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  April 23, 2001

International Teaching Assistant Video
Shows 'Respect on the Line'

student saunters into class late, glances at her grade on the quiz the teaching assistant just returned, and expostulates: "Fifty percent? I've never gotten an F in my life."

After a further hostile encounter during office hours between the student and the TA, a young woman from Africa, the two pass each other on campus. "Witch," hisses the student.

In another class, a Chinese TA doggedly continues to write equations on the board, as the undergraduates discuss a basketball game the previous night, tackle a crossword puzzle, or launch a paper airplane.

In a third class the teaching assistant, a young man from Ireland, is barraged with pleas for extra credit from an insistent female student who offers to wash his car or "do anything" for him in order to boost her grade.

These scenarios, though acted, are disturbingly realistic. And they are based on actual incidents. They are captured on a videotape just completed by the Institute for Teaching and Learning to help international teaching assistants cope with distasteful behavior in the classroom.

Identifying the Problem
"The video is based on real events, observed or reported by international teaching assistants or students in the class," says Catherine Jarvis, director of teaching assistant programs. "In most cases, the ITA didn't know how to respond and the behavior continued for a whole semester. The ITAs felt responsible and feared losing their jobs if they spoke out," she says.

Many international graduate students rely on the income and benefits, including health care, they derive from their jobs as teaching assistants.

Although student misbehavior can happen in any class, international teaching assistants are particularly vulnerable to it, says Jarvis, because of their differing cultural backgrounds and their desire to avoid confrontation or possible loss of face if they ask for help.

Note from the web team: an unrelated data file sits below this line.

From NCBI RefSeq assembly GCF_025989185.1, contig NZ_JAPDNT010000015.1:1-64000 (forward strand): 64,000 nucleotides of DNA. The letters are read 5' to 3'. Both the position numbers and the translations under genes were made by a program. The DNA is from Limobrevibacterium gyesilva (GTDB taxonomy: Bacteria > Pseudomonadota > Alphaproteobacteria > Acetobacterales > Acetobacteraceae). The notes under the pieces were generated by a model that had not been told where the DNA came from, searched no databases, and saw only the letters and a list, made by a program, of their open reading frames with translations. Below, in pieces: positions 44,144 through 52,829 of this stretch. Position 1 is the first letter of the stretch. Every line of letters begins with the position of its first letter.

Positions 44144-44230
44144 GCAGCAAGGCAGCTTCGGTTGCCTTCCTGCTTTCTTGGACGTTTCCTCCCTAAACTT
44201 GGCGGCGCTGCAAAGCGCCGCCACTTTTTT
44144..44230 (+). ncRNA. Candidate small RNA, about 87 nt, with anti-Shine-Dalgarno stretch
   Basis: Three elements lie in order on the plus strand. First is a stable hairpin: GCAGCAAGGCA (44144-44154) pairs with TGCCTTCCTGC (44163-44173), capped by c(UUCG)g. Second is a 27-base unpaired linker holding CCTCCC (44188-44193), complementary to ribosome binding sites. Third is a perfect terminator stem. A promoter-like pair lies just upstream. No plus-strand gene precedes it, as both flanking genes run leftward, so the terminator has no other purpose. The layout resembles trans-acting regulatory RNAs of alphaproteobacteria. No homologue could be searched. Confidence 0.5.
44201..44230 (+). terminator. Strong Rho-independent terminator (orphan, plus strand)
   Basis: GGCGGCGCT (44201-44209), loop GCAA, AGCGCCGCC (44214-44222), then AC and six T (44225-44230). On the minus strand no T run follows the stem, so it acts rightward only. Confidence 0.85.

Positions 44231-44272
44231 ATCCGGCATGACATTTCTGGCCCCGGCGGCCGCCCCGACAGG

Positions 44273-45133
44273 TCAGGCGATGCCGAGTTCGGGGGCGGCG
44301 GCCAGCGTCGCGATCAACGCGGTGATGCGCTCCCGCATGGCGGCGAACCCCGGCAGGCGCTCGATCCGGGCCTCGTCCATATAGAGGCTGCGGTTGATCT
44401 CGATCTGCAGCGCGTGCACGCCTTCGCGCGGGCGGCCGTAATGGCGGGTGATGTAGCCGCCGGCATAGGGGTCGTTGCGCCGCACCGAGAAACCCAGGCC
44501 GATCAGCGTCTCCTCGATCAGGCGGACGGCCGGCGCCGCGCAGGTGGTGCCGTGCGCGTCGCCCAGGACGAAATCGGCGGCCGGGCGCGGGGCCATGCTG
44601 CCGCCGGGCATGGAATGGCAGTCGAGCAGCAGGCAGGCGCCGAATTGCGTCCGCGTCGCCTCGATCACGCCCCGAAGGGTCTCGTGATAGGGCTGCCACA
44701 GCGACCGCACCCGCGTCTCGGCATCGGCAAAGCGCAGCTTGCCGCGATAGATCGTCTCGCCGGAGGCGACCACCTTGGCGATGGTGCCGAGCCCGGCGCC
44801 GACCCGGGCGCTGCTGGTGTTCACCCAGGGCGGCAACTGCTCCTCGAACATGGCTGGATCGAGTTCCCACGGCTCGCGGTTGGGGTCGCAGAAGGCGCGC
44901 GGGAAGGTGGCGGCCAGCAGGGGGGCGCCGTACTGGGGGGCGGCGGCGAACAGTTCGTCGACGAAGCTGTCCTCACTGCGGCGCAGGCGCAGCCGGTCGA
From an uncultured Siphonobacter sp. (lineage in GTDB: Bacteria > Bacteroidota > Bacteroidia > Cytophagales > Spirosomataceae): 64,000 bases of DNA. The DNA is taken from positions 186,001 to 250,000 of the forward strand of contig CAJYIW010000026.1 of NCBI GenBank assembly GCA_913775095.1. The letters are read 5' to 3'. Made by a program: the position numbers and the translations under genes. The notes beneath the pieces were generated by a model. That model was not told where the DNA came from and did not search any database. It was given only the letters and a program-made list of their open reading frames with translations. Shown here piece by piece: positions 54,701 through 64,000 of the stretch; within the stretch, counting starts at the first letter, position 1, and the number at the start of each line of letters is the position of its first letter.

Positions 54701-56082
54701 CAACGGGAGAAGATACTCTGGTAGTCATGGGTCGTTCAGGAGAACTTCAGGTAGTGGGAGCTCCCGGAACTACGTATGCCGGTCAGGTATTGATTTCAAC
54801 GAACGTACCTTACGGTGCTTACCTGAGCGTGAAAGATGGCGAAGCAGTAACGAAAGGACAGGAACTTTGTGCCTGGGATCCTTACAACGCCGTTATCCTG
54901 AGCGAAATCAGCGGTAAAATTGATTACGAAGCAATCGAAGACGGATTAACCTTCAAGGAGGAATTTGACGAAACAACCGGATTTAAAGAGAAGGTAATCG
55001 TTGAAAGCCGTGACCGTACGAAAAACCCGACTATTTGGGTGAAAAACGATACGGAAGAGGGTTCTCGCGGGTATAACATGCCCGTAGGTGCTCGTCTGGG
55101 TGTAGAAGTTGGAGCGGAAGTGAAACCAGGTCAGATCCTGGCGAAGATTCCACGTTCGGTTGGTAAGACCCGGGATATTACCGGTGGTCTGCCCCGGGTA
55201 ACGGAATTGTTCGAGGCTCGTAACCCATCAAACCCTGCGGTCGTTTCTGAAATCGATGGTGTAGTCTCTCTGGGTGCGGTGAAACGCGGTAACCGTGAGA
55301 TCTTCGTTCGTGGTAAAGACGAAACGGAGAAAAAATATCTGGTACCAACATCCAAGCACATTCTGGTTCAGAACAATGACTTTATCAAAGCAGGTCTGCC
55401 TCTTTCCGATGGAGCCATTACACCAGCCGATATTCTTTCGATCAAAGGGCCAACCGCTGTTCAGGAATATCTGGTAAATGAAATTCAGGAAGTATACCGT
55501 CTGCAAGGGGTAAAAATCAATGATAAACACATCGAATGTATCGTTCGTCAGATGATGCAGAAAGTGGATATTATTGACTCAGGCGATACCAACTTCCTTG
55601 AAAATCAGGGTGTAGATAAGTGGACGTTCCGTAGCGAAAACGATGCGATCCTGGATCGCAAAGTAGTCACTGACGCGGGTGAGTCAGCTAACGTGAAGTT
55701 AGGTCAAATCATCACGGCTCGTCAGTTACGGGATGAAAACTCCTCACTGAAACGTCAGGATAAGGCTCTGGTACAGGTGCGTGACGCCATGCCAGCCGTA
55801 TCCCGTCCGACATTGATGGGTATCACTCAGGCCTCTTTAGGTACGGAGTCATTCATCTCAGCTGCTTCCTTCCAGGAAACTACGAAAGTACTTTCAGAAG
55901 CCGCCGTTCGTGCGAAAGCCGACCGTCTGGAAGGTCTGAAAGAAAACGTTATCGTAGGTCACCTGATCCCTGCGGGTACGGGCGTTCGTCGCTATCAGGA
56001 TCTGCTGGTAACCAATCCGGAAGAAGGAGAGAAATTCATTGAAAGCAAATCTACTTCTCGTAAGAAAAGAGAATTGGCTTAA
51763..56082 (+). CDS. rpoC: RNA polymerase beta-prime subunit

The video is intended as a tool to identify problems and help the process of resolution.

The project came about after a female ITA approached Jarvis at the end of the semester and asked if it is normal for American students to swear. "I responded, 'it depends where - in the hallway, to friends or at you,'" Jarvis says. "It turned out the students had been swearing at the TA all semester and she did not know how to handle it."

Jarvis says she discusses student behavior with ITAs during orientation sessions offered at the start of each semester. "We teach them that American students can be very informal, but we haven't been teaching them where informality ends and disruptive behavior begins."

The video, produced and directed by Sadhaka Ahluwalia, a media producer in the University Center for Instructional Media and Technology, uses actors. The ethnicity and, in some cases, the gender of the participants has been changed to avoid the possibility of the actual participants being identified. The dramatic arts department helped identify and train actors for the key roles.